My research is addressing the limitations of conventional metal electrodes by designing biologically active conducting polymers. My aim is to produce a surface that could not only be tolerated by the target tissue, but could promote intimate contact between both the electrode and nerve tissue.

Conducting polymers can pass charge in the form of both electrons and ions. This is important since metals pass electricity in the form of electrons but cells can only pass charge in form of ions. Since conducting polymers can transfer both electronic current from metals and directly produce ions to interact with neural cells they can communicate more efficiently than a metal electrode.

Conductive polymers also have a very different surface morphology compared with metals. Conventional metals are smooth but a typical conductive polymer has a nodular surface similar to cauliflower (Fig. 3).

This significantly rougher surface has a range of benefits. My research has shown that this increase in surface area produces safer electrodes since larger electrical currents can be passed through them without damaging the body tissues or the electrode. The conductive polymers I have fabricated can safely pass up to 30 times more electrical current than a metal electrode of the same size.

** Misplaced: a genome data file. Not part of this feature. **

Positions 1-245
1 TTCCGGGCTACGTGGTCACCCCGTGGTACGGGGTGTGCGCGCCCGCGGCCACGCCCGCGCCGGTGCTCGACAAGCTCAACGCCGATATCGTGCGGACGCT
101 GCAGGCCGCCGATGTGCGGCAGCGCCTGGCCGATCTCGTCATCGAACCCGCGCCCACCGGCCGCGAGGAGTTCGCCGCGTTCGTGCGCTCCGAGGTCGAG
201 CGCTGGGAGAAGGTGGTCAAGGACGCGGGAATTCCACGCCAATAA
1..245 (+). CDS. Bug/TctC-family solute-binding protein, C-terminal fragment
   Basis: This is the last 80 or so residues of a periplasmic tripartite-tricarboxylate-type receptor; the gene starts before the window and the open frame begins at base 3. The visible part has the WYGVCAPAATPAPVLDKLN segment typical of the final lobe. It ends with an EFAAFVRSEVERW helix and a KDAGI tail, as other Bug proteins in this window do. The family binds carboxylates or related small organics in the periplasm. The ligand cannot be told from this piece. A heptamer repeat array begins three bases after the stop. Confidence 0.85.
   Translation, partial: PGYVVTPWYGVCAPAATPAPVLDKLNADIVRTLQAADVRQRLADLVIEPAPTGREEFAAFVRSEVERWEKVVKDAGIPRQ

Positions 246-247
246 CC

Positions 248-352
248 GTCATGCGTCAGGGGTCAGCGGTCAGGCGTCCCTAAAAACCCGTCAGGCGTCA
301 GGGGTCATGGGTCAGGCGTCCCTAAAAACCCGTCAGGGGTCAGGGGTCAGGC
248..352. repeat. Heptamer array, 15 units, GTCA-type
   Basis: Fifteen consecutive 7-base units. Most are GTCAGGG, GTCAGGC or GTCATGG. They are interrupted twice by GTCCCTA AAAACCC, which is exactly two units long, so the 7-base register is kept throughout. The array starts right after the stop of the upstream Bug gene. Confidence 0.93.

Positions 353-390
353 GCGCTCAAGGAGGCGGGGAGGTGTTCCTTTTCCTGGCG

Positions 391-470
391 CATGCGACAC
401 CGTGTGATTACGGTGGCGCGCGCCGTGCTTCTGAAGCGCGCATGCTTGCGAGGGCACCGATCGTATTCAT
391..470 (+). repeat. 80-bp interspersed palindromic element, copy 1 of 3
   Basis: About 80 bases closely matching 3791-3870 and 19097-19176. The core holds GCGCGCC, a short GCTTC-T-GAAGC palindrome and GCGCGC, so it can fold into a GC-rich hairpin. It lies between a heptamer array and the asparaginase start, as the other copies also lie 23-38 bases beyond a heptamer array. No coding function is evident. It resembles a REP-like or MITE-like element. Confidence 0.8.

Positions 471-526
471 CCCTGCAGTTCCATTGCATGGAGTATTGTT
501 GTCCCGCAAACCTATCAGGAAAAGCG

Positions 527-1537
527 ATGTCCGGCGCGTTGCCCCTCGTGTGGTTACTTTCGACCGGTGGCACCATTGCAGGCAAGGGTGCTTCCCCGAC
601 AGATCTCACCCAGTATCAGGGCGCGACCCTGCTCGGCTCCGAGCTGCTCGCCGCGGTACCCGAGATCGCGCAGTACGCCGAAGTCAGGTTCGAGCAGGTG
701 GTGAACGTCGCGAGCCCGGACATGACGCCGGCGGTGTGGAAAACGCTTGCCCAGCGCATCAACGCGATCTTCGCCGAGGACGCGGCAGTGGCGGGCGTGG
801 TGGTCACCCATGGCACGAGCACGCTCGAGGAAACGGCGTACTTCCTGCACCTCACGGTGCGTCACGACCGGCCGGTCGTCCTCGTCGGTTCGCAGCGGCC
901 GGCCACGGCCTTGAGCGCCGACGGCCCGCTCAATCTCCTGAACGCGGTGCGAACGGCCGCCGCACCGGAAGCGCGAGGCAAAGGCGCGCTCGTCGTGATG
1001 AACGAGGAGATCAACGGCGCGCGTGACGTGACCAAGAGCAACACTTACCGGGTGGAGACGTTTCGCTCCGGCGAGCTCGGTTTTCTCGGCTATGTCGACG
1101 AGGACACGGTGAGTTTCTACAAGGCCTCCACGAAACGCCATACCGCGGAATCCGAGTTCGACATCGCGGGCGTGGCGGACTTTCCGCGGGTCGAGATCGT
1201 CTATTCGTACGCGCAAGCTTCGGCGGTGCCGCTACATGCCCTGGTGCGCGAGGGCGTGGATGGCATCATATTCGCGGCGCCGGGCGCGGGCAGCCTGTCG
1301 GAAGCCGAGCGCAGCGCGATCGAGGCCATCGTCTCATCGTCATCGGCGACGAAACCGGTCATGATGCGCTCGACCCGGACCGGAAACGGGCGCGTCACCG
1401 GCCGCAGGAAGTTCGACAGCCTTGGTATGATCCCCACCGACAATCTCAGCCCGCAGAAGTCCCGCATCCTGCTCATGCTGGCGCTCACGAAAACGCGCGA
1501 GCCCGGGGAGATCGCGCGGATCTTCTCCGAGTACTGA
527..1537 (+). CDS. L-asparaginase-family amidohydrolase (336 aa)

The surface roughness of conductive polymers can also be modified with proteins or peptides that have been specifically chosen to target the tissue that is being recorded from or stimulated. In most implants this will be either a type of nerve or muscle cell. For example, I have modified a conductive polymer with a molecule that attaches specifically to brain cells. It is designed for a brain–machine interface that allows quadriplegics who cannot speak to communicate via thoughts that produce a computer read-out.

The peptides are chosen based on their functionality in the healthy human body and the role it has in a specific organ. I have incorporated into conductive polymers some peptides of laminin (a matrix protein with a range of functions including cell attachment, neural cell growth and development), growth factors and polyamino acids (polymer chains comprised of usually a single type of amino acid). Many of these biological molecules produce distinct surface morphologies (Fig. 3, right).

Specifically I have designed conducting polymer electrodes that not only encourage cell attachment but can also promote cell growth by releasing growth factors. Figure 4 shows fluorescent nerve-like cells growing directly on platinum electrodes coated in a conducting polymer. The growth factor that was incorporated into the polymer diffuses out from the electrode and into the tissue, where it actively promotes the survival and regeneration of nerves.